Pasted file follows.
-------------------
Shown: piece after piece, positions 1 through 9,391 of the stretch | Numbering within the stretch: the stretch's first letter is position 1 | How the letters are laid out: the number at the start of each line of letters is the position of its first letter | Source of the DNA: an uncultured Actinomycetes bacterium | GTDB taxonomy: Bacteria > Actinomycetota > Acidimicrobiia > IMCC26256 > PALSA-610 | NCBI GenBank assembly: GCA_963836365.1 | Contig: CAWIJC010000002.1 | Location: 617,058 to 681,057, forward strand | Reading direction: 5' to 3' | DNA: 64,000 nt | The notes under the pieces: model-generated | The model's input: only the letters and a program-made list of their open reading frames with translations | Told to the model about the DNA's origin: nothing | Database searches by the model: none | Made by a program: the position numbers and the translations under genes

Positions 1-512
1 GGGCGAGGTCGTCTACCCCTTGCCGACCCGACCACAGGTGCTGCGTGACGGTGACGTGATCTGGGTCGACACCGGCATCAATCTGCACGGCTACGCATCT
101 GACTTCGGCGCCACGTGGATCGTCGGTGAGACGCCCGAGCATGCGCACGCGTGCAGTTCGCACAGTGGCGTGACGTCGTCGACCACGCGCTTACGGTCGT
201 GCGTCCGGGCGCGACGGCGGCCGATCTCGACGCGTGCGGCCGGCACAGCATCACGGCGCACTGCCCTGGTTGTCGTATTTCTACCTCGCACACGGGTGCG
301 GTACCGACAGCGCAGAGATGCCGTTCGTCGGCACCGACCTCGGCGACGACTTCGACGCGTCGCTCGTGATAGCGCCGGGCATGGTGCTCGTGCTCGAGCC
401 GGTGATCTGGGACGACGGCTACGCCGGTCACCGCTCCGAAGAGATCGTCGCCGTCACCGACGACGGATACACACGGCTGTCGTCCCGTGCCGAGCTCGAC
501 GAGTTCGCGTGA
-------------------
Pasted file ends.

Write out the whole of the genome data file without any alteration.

Shown: piece after piece, positions 1 through 9,391 of the stretch | Numbering within the stretch: the stretch's first letter is position 1 | How the letters are laid out: the number at the start of each line of letters is the position of its first letter | Source of the DNA: an uncultured Actinomycetes bacterium | GTDB taxonomy: Bacteria > Actinomycetota > Acidimicrobiia > IMCC26256 > PALSA-610 | NCBI GenBank assembly: GCA_963836365.1 | Contig: CAWIJC010000002.1 | Location: 617,058 to 681,057, forward strand | Reading direction: 5' to 3' | DNA: 64,000 nt | The notes under the pieces: model-generated | The model's input: only the letters and a program-made list of their open reading frames with translations | Told to the model about the DNA's origin: nothing | Database searches by the model: none | Made by a program: the position numbers and the translations under genes

Positions 1-512
1 GGGCGAGGTCGTCTACCCCTTGCCGACCCGACCACAGGTGCTGCGTGACGGTGACGTGATCTGGGTCGACACCGGCATCAATCTGCACGGCTACGCATCT
101 GACTTCGGCGCCACGTGGATCGTCGGTGAGACGCCCGAGCATGCGCACGCGTGCAGTTCGCACAGTGGCGTGACGTCGTCGACCACGCGCTTACGGTCGT
201 GCGTCCGGGCGCGACGGCGGCCGATCTCGACGCGTGCGGCCGGCACAGCATCACGGCGCACTGCCCTGGTTGTCGTATTTCTACCTCGCACACGGGTGCG
301 GTACCGACAGCGCAGAGATGCCGTTCGTCGGCACCGACCTCGGCGACGACTTCGACGCGTCGCTCGTGATAGCGCCGGGCATGGTGCTCGTGCTCGAGCC
401 GGTGATCTGGGACGACGGCTACGCCGGTCACCGCTCCGAAGAGATCGTCGCCGTCACCGACGACGGATACACACGGCTGTCGTCCCGTGCCGAGCTCGAC
501 GAGTTCGCGTGA